Mark Zuckerberg
Mark Zuckerberg (Brian Solis)

SAN FRANCISCO — Lawyers for Facebook Inc. founder Mark Zuckerberg are fighting a lawsuit alleging he scammed a real-estate developer out of a multimillion-dollar property behind his home in an upscale Palo Alto neighborhood.

Plaintiff Mircea Voskerician, who buys and rebuilds old Bay Area homes, alleges he sold Zuckerberg his right to a property at a huge discount in 2012 because Zuckerberg promised to introduce him to Silicon Valley’s power players. Zuckerberg never followed through, nor did he intend to, plaintiffs attorneys allege, which they say is “despicable.”

Now Voskerician wants the house back, as well as potentially millions in damages, according to the fraud and breach-of-contract complaint filed in Santa Clara County Superior Court on Friday.

Zuckerberg’s attorneys have brushed off the suit as meritless.

“This is a frivolous lawsuit, pure and simple,” said Cooley partner Patrick Gunn, representing Zuckerberg.

Zuckerberg made headlines when he bought the $4.8 million home in question, and then three others, that surrounded his residence in the Crescent Park neighborhood of Palo Alto. He told the public he bought the properties because he’d heard a developer was going to build a huge house behind his and use the Facebook billionaire neighbor as a selling point.

But that developer has a different story.

Voskerician claims he found out about his famous neighbor by chance—his real estate agent happened to mention Zuckerberg while they were taking measurements of the property, according to the complaint filed by Douglas Hughmanick, head of litigation at Terra Law in San Jose. At that point Voskerician had made an offer on the property—which was accepted—and paid a deposit, but he hadn’t closed.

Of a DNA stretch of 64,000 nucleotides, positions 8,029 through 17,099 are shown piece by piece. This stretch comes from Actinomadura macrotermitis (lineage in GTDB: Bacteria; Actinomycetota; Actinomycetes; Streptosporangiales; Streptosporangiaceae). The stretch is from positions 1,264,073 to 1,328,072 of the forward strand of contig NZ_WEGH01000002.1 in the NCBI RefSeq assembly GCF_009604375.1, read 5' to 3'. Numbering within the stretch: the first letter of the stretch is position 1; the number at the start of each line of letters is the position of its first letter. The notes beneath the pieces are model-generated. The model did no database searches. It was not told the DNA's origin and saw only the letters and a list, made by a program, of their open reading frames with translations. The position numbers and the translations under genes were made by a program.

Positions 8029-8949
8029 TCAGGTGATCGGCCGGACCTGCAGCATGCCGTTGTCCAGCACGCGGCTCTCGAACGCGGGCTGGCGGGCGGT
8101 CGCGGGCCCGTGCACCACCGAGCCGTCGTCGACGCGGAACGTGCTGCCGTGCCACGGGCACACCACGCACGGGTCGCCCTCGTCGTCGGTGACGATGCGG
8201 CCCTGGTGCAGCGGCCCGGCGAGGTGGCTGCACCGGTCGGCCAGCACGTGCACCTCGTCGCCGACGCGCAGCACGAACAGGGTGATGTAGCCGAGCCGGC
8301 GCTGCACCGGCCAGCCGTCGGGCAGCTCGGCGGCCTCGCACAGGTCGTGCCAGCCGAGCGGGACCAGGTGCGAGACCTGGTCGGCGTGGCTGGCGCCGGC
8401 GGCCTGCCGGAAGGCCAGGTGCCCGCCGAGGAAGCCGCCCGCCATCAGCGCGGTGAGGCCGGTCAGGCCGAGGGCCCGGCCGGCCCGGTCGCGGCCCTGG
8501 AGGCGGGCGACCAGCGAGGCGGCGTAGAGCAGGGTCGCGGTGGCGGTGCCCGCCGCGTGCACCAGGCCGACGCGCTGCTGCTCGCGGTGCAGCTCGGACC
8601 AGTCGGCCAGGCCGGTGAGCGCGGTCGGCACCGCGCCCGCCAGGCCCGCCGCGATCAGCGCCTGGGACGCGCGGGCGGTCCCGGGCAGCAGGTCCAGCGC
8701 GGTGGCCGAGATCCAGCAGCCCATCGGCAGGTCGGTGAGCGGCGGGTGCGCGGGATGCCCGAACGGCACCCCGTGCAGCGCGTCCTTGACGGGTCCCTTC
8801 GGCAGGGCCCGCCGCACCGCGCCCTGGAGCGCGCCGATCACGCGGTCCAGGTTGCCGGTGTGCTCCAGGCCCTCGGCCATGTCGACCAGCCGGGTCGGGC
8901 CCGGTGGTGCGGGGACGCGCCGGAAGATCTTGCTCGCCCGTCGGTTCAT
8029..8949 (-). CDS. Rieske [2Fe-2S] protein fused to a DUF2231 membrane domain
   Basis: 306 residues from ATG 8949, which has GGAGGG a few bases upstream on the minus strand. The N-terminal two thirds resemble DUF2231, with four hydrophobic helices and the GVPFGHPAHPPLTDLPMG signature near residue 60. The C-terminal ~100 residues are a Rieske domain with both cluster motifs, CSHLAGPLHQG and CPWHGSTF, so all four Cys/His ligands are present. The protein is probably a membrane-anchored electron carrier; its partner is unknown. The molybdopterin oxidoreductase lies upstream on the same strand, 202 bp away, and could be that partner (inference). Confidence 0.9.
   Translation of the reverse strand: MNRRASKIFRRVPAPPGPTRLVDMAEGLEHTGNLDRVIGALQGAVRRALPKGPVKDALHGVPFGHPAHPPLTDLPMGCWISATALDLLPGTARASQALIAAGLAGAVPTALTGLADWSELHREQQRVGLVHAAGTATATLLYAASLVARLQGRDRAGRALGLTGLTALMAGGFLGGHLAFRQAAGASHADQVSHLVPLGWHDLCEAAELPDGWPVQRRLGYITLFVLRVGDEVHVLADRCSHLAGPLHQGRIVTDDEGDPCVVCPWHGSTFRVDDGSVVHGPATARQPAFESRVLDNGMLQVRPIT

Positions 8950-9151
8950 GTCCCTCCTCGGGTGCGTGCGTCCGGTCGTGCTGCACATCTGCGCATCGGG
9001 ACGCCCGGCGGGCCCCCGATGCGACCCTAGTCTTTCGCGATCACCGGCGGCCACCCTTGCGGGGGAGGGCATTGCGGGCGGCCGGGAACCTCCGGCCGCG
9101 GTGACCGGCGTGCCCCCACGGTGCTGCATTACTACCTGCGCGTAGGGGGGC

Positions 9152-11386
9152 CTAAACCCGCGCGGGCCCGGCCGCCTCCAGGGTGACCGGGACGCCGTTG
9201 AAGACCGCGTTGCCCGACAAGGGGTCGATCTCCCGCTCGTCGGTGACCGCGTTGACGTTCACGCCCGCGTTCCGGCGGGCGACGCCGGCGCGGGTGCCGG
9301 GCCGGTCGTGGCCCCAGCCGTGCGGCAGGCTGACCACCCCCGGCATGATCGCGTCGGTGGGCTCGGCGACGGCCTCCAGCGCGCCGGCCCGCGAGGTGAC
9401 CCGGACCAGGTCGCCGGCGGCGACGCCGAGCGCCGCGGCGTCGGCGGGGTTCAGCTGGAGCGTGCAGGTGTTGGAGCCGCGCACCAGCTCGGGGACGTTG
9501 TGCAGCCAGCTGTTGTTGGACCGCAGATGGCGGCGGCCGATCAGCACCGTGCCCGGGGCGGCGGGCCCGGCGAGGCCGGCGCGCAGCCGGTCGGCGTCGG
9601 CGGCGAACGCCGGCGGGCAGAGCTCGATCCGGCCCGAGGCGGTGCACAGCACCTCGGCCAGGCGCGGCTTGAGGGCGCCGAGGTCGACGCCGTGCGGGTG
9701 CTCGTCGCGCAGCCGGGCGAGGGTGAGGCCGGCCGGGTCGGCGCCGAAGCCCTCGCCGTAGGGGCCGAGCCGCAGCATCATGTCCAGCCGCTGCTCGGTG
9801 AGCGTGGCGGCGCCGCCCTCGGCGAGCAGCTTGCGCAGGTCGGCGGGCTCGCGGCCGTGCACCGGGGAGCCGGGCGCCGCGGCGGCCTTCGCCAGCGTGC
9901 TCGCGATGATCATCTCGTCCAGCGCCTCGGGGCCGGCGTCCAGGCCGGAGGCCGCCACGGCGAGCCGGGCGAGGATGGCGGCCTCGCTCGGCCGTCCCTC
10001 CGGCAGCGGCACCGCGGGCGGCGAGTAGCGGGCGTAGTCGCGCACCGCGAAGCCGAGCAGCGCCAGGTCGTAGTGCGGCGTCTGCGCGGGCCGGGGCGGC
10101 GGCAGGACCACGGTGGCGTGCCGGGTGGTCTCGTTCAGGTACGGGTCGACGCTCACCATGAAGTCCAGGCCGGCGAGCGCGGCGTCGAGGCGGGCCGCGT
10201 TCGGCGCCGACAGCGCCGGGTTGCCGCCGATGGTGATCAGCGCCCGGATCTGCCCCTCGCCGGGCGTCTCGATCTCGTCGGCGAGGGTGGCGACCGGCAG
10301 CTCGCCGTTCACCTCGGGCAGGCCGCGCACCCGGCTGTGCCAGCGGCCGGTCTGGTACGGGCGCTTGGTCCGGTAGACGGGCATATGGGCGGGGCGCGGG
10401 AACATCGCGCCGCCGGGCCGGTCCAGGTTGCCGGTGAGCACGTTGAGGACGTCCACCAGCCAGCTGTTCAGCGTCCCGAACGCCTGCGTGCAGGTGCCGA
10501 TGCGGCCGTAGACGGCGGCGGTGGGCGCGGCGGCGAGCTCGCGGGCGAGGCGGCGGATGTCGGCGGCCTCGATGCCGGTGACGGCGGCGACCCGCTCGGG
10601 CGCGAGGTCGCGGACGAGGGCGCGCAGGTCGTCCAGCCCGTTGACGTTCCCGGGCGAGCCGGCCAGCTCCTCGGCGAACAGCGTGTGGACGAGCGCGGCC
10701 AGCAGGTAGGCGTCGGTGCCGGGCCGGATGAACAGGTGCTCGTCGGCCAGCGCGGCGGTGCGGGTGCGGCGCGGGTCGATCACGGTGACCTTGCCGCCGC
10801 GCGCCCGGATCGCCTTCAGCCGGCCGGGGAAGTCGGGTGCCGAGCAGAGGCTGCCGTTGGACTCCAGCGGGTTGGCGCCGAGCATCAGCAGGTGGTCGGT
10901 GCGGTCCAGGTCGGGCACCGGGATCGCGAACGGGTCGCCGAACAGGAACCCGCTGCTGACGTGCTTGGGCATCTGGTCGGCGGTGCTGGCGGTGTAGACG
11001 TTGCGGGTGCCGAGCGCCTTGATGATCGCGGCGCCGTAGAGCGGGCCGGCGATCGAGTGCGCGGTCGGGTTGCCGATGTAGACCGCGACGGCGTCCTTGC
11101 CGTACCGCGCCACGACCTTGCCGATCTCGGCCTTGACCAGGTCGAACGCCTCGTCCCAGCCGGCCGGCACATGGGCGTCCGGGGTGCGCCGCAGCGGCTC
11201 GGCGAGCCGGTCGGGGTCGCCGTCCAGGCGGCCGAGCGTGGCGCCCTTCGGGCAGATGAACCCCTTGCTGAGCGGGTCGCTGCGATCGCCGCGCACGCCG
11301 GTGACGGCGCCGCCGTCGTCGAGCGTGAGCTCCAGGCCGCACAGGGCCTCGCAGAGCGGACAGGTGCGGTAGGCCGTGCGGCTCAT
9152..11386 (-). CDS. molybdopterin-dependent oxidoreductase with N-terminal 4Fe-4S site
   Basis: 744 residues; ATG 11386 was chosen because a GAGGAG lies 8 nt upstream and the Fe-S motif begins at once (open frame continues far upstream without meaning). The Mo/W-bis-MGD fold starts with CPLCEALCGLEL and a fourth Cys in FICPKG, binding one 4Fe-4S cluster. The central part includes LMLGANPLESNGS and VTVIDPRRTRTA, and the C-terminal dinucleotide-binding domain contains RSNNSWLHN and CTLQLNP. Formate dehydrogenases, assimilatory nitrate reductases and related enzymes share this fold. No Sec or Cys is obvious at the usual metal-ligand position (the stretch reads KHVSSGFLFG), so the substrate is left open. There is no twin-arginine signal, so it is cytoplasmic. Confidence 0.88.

In late 2012, Zuckerberg offered to buy Voskerician’s rights to the property. He told Voskerician he wanted to ensure his privacy and avoid construction in his backyard for 14 months, according to the complaint.

“Zuckerberg stated that he built Facebook on relationships and connections and that in exchange for a discount, he, Zuckerberg, would introduce Voskerician to his friends, clients and associates and promote Voskerician’s real estate business,” the complaint states.

Voskerician alleges he had a $4.3 million offer for his interest in the property, but instead he accepted Zuckerberg’s $1.7 million offer in hopes of networking with the elite of Facebook, Apple Inc. and Google Inc.

But when Voskerician tried to cash in on those meetings—even stopping by Facebook’s Menlo Park headquarters—Zuckerberg didn’t respond, according to the complaint.

The plaintiff’s attorneys in the complaint say Zuckerberg’s actions amount to “despicable conduct that subjected Voskerician to cruel and unjust hardship in conscious and reckless disregard of Voskerician’s rights.”

Hughmanick declined to comment Wednesday.

Zuckerberg’s Cooley defense team, which includes partner Michael Rhodes and associate Nathaniel Cooper in addition to Gunn, deny Zuckerberg made networking promises to Voskerician.

In a letter to Hughmanick, Gunn wrote, “the facts stated in your letter and draft complaint are so distorted as to be unrecognizable to our clients.”

In reality, Zuckerberg paid Voskerician $1.7 million for his interest in the property, refunded him his $129,000 deposit and then paid $4.8 million to the homeowner to purchase the home, the defense team says.

“Voskerician was in contract on this place for a matter of weeks and was able to parlay that into a $1.7 million payday,” Gunn said. “So he’s now back for more.”

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